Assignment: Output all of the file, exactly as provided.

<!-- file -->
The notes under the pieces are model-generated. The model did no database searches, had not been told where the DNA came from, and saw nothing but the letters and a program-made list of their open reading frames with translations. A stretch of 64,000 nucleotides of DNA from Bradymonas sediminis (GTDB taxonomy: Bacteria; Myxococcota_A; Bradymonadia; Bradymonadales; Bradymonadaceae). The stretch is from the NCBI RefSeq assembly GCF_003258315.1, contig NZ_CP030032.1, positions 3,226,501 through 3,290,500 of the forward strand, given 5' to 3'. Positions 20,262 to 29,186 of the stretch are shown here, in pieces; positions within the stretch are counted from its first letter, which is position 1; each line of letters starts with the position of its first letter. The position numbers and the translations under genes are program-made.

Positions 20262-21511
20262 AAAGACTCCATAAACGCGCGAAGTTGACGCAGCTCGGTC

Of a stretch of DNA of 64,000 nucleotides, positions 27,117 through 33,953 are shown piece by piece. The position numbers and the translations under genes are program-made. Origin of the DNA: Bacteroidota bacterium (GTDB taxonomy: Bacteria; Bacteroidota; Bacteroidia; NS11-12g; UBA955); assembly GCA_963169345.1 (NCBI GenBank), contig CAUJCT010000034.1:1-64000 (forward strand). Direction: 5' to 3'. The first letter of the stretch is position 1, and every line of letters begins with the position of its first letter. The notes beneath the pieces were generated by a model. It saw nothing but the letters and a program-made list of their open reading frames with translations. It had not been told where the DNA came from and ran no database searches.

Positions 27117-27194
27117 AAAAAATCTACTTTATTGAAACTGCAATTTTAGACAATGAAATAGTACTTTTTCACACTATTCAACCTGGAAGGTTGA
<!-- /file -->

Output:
The notes under the pieces are model-generated. The model did no database searches, had not been told where the DNA came from, and saw nothing but the letters and a program-made list of their open reading frames with translations. A stretch of 64,000 nucleotides of DNA from Bradymonas sediminis (GTDB taxonomy: Bacteria; Myxococcota_A; Bradymonadia; Bradymonadales; Bradymonadaceae). The stretch is from the NCBI RefSeq assembly GCF_003258315.1, contig NZ_CP030032.1, positions 3,226,501 through 3,290,500 of the forward strand, given 5' to 3'. Positions 20,262 to 29,186 of the stretch are shown here, in pieces; positions within the stretch are counted from its first letter, which is position 1; each line of letters starts with the position of its first letter. The position numbers and the translations under genes are program-made.

Positions 20262-21511
20262 AAAGACTCCATAAACGCGCGAAGTTGACGCAGCTCGGTC

Of a stretch of DNA of 64,000 nucleotides, positions 27,117 through 33,953 are shown piece by piece. The position numbers and the translations under genes are program-made. Origin of the DNA: Bacteroidota bacterium (GTDB taxonomy: Bacteria; Bacteroidota; Bacteroidia; NS11-12g; UBA955); assembly GCA_963169345.1 (NCBI GenBank), contig CAUJCT010000034.1:1-64000 (forward strand). Direction: 5' to 3'. The first letter of the stretch is position 1, and every line of letters begins with the position of its first letter. The notes beneath the pieces were generated by a model. It saw nothing but the letters and a program-made list of their open reading frames with translations. It had not been told where the DNA came from and ran no database searches.

Positions 27117-27194
27117 AAAAAATCTACTTTATTGAAACTGCAATTTTAGACAATGAAATAGTACTTTTTCACACTATTCAACCTGGAAGGTTGA